Bargains galore!

I got an additional 20% off the sweater with the snag. Then, after adding it all up, I handed over my 30% discount coupon.

My bag with its five items cost less than La Petite’s two. In fact, my bag full of new clothes cost about the same as the steaks I bought for supper at the meat market.

They practically paid me to shop. Readers, have you had bargains so good you had to blog them? Leave a comment. I’d love to hear about yours.

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Trash Talkin’ Trump

Dear Donald;

Since you have so little respect for me, I don’t believe “Mr. Trump” will do. Your perspective on women is unbelievable. I mean this sincerely; I can’t believe that any decent man in the 21st Century would refer to women as bimbo, disgusting, fat pig, gold digger, 

But Donald, you outdid yourself when you knocked Megyn Kelly for being a strong debate moderator. You called her a lightweight, one attempting to be tough. Your statement would have been bad enough if you stopped there, but what came next was (I have to pause and take a breath) – what came next was this. “You could see that there was blood coming out her eyes, blood coming out of her [brief pause] wherever.”

Make no mistake, Don, we know exactly what you meant. By implying that Kelly was tough on you because she was menstruating, you put yourself down much more than you did her. Ever see the movie Annie Hall? They had this discussion in Annie Hall, how the male lead responds to everything the female lead says by blaming it on her period. 1977, Don. The movie came out in 1977. The calendar today says 2015.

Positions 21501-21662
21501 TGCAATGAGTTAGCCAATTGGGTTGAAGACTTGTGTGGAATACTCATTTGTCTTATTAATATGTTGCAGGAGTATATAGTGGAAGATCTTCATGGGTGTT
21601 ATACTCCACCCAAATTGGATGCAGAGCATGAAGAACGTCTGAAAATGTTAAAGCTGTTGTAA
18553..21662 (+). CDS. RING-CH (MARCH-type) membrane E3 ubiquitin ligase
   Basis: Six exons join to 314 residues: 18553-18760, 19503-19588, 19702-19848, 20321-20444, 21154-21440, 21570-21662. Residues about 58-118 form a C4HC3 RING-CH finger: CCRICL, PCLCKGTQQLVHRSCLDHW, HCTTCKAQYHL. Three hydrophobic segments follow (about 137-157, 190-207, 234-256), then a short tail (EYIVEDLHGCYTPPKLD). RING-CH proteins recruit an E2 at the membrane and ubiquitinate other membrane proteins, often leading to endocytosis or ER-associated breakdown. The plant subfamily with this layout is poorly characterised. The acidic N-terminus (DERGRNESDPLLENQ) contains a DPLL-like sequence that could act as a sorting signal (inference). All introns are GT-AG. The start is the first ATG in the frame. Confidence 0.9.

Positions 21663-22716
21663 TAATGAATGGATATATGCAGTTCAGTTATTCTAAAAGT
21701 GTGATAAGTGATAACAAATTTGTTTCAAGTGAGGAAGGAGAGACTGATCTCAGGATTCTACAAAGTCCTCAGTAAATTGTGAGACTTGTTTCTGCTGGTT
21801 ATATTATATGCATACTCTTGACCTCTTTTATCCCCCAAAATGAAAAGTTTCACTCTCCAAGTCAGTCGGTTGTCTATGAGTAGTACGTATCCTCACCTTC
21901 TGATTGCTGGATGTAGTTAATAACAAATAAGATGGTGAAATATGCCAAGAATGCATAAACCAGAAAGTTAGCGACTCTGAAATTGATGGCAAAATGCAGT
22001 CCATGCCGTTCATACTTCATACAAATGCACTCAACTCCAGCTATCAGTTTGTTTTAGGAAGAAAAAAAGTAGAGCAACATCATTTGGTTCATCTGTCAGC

Hey, Don. I’ve got news for you. Women make up just over 50% of the American electorate, and we vote. You have insulted a lot of individual women during your very public life, but they’re not the women that ought to worry you.

You should be worried about women who vote.

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The Harvest

We had three rabbits visiting all weekend because La Petite was here. You know what that means: lettuce!

Fresh as it gets!

Fresh as it gets!

It’s been the strangest season for lettuce. Normally, the second batch of lettuce is done by mi-July, if not sooner. I’m harvesting the first crop of lettuces right now.

Still waiting!

Still waiting!

Even after harvest, there’s more to be had. I predict a lot of salads and BLTs this week.

Meanwhile, “Chuck” was busy relocating a peony that we’ve had in the backyard since we moved in. It meant a lot of digging on a hot and muggy day, and thirst quenching with strawberry lemonade.

Dig. Dig. Dig.

Dig. Dig. Dig.

The large peony is now beside the northwest corner of the house. It’ll get enough sun, and we’ll enjoy it more.